What is literary art today? It doesn’t mean the same thing it did in the past. Now, we are keen on jargon and mired in cynicism. Yes, Machiavelli was a cynic, but today the culture as a whole drinks this tainted milk as opposed to the views of past sporadic writers. Writing today has lost connection. To what? To whom? Who is the writer writing to? Is he or she just writing for the sake of writing?

We have Art for Art’s Sake and this would seem to include writing as an art form. The novel has become an extension of thought, sometimes idle, sometimes noteworthy, at the expense of careful crafting or technique. Now, writers feel they can say anything, disregarding grammar and logic. If it sells, it is good. If a movie deal is struck, then bingo. Society is sold on making a fast buck in any extended way possible.

Fifty Shades of Grey is an example of despicable writing that has been sensationalized by virtue of its warped content. I have not read the books nor seen the movie. I do not even like Nabokov for his pedophilic matter, let alone twisted sex and violence, which is all the Grey connection amounts to. And why should our culture become so hyped up by sexual content that it can’t bear to tear its greedy little eyes from the sordid? Why is this kind of writing so attractive? What does this kind of writing mean?

It’s hard not to become cynical. To write once meant something beyond the ordinary, and in some world spaces it still prompts revolutions and inspires respect. But in our Western culture, there are so many unregulated, opposing and dissenting voices—so many thoughts. Everyone feels they can write simply because they learned some words in school. But not many have studied philosophy, or tried to study the perspectives of the other, be it another culture, gender, sex, race etc…. Everyone wants to speak. Does everyone have the right to speak? Do the lunatic fascists need to write a book on how they burned the black neighbourhood or ousted the Jews? But I’m not for censoring, either. Good voices may be stifled, have been stifled; bad voices have been encouraged. By whom? Who is the higher “judge” that deems this writing good and that writing bad?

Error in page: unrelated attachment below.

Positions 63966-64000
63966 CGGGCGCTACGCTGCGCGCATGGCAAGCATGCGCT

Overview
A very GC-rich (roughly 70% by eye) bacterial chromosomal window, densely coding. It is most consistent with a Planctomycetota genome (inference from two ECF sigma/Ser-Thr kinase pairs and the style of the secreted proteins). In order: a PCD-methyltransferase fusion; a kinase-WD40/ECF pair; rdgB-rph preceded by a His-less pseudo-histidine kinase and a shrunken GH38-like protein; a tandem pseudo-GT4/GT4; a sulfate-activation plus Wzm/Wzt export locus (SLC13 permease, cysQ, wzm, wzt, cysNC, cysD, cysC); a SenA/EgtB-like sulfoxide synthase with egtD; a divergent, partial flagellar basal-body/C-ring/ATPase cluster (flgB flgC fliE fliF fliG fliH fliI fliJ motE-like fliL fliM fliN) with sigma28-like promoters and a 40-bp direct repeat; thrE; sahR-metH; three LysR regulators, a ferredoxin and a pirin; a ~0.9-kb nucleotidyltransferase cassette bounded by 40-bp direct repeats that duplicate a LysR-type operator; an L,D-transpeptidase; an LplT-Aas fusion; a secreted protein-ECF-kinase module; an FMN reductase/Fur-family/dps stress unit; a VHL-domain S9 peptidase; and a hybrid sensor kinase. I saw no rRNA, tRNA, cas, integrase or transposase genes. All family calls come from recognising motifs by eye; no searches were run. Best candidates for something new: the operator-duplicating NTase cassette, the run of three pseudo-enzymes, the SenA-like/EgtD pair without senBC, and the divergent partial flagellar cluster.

It is the public who decides. It supports that which pleases it. Shades of disillusionment. I just listened to a broadcast with Jonathan Kay, editor of the Walrus, who defended the question: “Why is the Walrus so Boring?” Is it truly boring, or are the articles serious in a meaningful way, sans glitter and glamour? Is this what we have amounted to: a society of quick, cynical and circular thought-voices that wouldn’t know quality if it bit them?

Maybe there are fewer good writers out there because fewer study literature and philosophy, and even fewer can discuss what is really at stake in the world. It seems people now only write like birds eat; along with the perpetual tweeting. Although Vallum has a twitter account, I will not be on it. This kind of “quick fix” is not for me. You’ll find me around, writing and reading, and probably being somewhat cynical. Some habits are hard to break. But writing should come from deep inside, with some meaningful conviction that points to the betterment of humankind. Enough with the chirping already!

–ez